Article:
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Injury lawyers will be attracted to Google’s driverless cars like flies to fly paper

This May 13, 2015, file photo, shows Google's self-driving car during a demonstration at the Google campus in Mountain View, Calif. The U.S. auto industry's home state of Michigan is preparing for the advent of self-driving cars by pushing legislation to allow for public sales and operation _ a significant expansion beyond an existing law that sanctions autonomous vehicles for testing only. (AP Photo/Tony Avelar, File)

Cars don’t kill people, people kill people. So let’s take the people out of the loop, KIRO Radio’s Dave Ross says.

That’s exactly what Google is trying to do with its driverless cars, which recently received a letter from regulators stating that the software that controls the vehicles can be considered a driver.

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The positive, Dave says, is that if Google is the driver, people would no longer be held accountable for crashes.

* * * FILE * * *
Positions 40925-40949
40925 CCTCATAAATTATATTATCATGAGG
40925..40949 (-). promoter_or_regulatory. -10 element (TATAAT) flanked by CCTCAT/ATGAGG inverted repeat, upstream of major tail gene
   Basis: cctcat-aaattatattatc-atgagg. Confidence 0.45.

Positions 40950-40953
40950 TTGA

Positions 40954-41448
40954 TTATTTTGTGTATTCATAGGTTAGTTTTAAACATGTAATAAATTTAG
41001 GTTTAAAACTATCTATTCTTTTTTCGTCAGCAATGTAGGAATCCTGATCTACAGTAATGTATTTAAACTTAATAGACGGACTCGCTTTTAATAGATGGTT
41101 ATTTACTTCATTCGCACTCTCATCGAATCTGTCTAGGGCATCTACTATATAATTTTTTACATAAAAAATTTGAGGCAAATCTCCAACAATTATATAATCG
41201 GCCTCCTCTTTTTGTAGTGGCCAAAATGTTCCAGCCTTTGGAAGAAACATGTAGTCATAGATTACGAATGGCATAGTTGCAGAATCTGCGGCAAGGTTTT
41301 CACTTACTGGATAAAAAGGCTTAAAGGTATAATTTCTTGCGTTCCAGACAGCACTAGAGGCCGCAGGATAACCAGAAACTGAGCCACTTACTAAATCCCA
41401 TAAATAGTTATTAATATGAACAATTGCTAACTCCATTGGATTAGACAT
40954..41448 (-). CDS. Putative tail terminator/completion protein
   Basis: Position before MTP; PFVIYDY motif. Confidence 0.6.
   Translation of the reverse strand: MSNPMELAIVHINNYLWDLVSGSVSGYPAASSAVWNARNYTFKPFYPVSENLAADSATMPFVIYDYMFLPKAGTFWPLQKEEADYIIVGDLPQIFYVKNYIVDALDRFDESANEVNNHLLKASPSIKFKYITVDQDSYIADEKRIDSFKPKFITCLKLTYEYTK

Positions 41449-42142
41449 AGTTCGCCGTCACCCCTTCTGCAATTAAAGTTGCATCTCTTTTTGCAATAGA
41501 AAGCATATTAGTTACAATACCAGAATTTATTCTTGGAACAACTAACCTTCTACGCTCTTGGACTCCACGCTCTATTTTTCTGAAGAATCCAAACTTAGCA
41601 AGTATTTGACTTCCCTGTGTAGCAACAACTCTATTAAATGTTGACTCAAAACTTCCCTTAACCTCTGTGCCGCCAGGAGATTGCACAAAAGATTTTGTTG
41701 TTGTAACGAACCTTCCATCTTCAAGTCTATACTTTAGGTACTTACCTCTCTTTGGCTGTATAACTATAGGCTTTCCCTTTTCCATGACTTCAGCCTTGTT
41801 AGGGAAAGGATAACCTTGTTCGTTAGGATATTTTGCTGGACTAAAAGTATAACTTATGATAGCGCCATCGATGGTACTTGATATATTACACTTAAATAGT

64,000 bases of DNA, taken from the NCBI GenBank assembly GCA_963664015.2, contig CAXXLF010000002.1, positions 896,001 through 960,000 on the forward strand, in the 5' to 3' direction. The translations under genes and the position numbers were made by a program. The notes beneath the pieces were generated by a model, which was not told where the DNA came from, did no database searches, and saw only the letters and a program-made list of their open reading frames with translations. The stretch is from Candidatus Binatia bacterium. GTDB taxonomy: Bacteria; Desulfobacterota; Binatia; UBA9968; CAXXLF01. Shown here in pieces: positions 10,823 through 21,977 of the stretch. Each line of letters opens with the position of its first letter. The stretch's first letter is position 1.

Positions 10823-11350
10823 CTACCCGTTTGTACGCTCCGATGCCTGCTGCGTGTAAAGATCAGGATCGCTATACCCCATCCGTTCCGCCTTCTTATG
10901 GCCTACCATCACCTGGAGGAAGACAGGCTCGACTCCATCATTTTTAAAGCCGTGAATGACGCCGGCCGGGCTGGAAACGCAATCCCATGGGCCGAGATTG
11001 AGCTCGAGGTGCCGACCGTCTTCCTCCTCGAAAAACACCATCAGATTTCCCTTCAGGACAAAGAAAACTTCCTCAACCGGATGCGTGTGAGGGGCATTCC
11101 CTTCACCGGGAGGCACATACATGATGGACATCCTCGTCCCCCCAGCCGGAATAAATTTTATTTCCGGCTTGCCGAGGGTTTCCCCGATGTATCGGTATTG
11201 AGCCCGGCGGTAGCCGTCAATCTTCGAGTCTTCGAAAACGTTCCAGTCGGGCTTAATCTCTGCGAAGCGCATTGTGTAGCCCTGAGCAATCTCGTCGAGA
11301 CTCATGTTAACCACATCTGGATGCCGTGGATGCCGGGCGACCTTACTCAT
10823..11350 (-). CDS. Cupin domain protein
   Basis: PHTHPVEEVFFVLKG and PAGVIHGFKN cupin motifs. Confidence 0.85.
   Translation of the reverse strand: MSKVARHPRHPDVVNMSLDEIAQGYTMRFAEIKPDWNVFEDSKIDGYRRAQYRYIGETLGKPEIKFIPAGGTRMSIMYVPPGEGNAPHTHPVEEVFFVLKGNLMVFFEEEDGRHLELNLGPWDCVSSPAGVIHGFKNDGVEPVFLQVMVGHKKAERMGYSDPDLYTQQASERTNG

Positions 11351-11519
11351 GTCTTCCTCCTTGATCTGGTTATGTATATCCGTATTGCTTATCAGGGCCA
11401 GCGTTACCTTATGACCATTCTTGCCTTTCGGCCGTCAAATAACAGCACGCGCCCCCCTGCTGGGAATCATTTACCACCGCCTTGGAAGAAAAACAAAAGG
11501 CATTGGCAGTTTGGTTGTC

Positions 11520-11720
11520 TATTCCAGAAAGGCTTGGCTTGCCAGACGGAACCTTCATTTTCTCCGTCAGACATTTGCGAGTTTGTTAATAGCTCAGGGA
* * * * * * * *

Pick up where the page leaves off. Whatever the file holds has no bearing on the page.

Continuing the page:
Former Attorney General Rob McKenna says that may be true, but it depends on what equipment is in a car. If a driver can take control at any point in time, it may complicate the issue. A human who takes control of a vehicle before a crash could be considered at fault.

Google would like to see cars become completely autonomous, as that would help reduce the potential for error. After all, humans are the primary cause of deadly crashes. The latest data from the National Highway Traffic Safety Administration shows that 32,675 people died in crashes in 2014, just a few hundred less than 2013.

If cars did become completely autonomous without any allowed human interaction, all liability would be placed on the software, Dave points out. If that is the case, driverless vehicles would be like fly paper for personal injury lawyers, because the company responsible for the software has deep pockets.

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